IFRS 10 Special control approach

IFRS 10 Special control approach

– determines which entities are consolidated in a parent’s financial statements and therefore affects a group’s reported results, cash flows and financial position – and the activities that are ‘on’ and ‘off’ the group’s balance sheet. Under IFRS, this control assessment is accounted for in accordance with IFRS 10 ‘Consolidated financial statements’.

Some of the challenges of applying the IFRS 10 Special control approach include:

  • identifying the investee’s returns, which in turn involves identifying its assets and liabilities. This may appear straightforward but complications arise when the legal ownership of assets diverges from the accounting depiction (for example, in financial asset transfers that ‘fail’ de-recognition, and in finance leases). In general, the assessment of the investee’s assets and returns should be consistent with the accounting depiction in accordance with IFRS
  • it may not always be clear whether contracts and other arrangements between an investor and an investee
    • create rights or exposure to a variable return from the investee’s performance for the investor; or
    • transfer risk or variability from the investor to the investee IFRS 10 Special control approach
  • the relevant activities of an SPE may not be obvious, especially when its activities have been narrowly specified in its purpose and design IFRS 10 Special control approach
  • the rights to direct those activities might also be difficult to identify, because for example, they arise only in particular circumstances or from contracts that are outside the legal boundary of the SPE (but closely related to its activities).

IFRS 10 Special control approach sets out requirements for how to apply the control principle in less straight forward circumstances, which are detailed below:  IFRS 10 Special control approach

  • when voting rights or similar rights give an investor power, including situations where the investor holds less than a majority of voting rights and in circumstances involving potential voting rights
  • when an investee is designed so that voting rights are not the dominant factor in deciding who controls the investee, such as when any voting rights relate to administrative tasks only and the relevant activities are directed by means of contractual arrangements IFRS 10 Special control approach
  • involving agency relationships IFRS 10 Special control approach
  • when the investor has control only over specified assets of an investee
  • franchises. IFRS 10 Special control approach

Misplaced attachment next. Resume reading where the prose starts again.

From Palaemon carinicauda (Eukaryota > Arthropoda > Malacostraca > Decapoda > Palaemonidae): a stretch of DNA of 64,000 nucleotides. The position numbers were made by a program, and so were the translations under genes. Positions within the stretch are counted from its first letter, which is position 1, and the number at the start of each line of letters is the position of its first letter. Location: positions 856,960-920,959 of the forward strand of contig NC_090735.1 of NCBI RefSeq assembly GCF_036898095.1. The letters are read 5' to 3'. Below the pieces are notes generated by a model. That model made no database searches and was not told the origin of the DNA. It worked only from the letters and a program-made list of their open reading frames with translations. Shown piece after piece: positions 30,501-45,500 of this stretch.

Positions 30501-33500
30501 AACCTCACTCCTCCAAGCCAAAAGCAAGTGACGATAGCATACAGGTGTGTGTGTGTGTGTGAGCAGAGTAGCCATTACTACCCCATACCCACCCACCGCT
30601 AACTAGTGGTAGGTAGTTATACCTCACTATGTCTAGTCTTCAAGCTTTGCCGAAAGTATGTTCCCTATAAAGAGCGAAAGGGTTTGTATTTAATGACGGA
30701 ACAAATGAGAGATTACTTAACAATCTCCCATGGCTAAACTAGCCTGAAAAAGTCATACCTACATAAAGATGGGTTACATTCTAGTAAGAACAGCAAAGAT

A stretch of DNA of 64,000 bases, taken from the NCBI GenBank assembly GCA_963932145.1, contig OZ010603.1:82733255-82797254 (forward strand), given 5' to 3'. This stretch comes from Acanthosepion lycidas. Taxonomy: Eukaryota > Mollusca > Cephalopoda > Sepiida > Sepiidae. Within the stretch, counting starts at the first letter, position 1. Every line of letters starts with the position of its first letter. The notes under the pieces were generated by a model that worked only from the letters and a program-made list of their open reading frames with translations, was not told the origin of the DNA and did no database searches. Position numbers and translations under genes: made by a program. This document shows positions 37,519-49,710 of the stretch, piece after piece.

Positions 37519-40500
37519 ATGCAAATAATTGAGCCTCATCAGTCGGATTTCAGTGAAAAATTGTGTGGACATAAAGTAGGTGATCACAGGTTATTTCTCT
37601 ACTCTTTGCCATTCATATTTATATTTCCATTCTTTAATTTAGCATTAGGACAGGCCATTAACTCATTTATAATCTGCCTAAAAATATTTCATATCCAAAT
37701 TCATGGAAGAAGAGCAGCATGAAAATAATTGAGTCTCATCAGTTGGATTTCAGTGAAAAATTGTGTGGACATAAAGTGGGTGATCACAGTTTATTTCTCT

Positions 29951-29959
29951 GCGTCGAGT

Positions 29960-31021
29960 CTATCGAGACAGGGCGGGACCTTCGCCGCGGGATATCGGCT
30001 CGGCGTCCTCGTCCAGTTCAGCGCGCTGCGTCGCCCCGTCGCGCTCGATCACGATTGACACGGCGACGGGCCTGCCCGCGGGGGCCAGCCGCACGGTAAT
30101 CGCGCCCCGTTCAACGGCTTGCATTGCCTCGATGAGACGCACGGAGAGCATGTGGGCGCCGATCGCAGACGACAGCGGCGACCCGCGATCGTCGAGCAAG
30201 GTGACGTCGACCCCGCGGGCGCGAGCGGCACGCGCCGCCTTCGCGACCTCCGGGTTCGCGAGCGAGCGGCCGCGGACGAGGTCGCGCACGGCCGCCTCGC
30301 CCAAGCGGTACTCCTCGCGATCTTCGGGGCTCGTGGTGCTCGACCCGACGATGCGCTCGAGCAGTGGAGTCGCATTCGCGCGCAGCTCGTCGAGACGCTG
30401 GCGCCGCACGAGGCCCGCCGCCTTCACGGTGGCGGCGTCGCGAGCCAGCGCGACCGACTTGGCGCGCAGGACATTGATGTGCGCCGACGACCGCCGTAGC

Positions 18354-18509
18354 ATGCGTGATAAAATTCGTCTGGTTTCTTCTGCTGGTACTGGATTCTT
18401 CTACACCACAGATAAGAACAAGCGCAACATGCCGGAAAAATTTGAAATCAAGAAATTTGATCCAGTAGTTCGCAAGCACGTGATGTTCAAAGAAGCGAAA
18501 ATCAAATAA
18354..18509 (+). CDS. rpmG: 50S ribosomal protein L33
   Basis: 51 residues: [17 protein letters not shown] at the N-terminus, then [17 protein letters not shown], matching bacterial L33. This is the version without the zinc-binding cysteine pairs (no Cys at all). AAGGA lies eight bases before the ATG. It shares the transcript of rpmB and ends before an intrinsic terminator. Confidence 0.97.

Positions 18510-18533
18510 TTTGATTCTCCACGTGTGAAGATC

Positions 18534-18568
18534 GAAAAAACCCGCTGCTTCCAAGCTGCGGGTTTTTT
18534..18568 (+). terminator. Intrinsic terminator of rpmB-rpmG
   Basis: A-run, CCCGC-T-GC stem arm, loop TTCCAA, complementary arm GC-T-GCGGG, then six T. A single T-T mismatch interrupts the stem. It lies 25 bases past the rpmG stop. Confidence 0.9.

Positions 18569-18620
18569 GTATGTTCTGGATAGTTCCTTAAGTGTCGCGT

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Continuing involvement

The continuing involvement applies if the entity has neither transferred nor retained all the risks and rewards and control has not passed to the transferee.

Disclosures unconsolidated structured entities

Disclosures unconsolidated structured entitiesIFRS 12 defines structured entity as an entity that has been designed so that voting or similar rights are not the dominant factor on deciding who controls the entity. Paragraph B23 of IFRS 12 provides the following examples of structured entities: Disclosures unconsolidated structured entities

  1. Securitisation vehicles. Disclosures unconsolidated structured entities
  2. Asset backed financings. Disclosures unconsolidated structured entities
  3. Some investment funds. Disclosures unconsolidated structured entities

The term ‘unconsolidated structured entities’ refers to all structured entities that are not controlled by the reporting entity.


Disclosures – Generic model

The level of disclosure in respect of unconsolidated structured entities will depend on the facts and circumstances of the entity but is likely to be more complex for Read more

Structured products or Euro Medium Term Note (EMTN)

Structured products or Euro Medium Term Note (EMTN) – Structured products are combinations of two or more financial instruments, forming together a new investment product. At least one of them must be a derivative product.

Structured products with capital protection are the most frequently traded. Such products can be traded either on the stock-exchange or over-the-counter.

Due to the important number of possible combinations, each structured product has its own risks since the risks associated to each of the elements of this combination can be reduced or even eliminated or enhanced due to such a combination. Consequently, the investor must inquire about the specific risks associated to the relevant structured product. Such information is available, for instance, in the commercial brochures … Read more

Hold to collect – How 2 best account it in IFRS 9 classification of financial assets

The objective of the ‘hold to collect’ business model is to hold financial assets to collect their contractual cash flows, rather than to selling the assets

Securitisation in 1 Best Complete Reading

Securitisation entails pooling the cash flows and selling them to investors via a special purpose vehicle, turning ‘illiquid’ assets into a more ‘liquid’ asset.

Corporate asset-backed security – How 2 best account it in IFRS 9 IAS 32

Corporate asset-backed security includes ‘whole business’ securities based on the cash flows of an entire business unit, such as franchise or brand royalties.

Asset-backed securities

Asset-backed securities (ABSs) are structured finance products backed by pools of assets and are created through a securitisation process. The risks in asset-backed securities, such as credit risk, prepayment risk, market risks, operational risk, and legal risks, are directly connected with the asset pool and the structuring of the securities.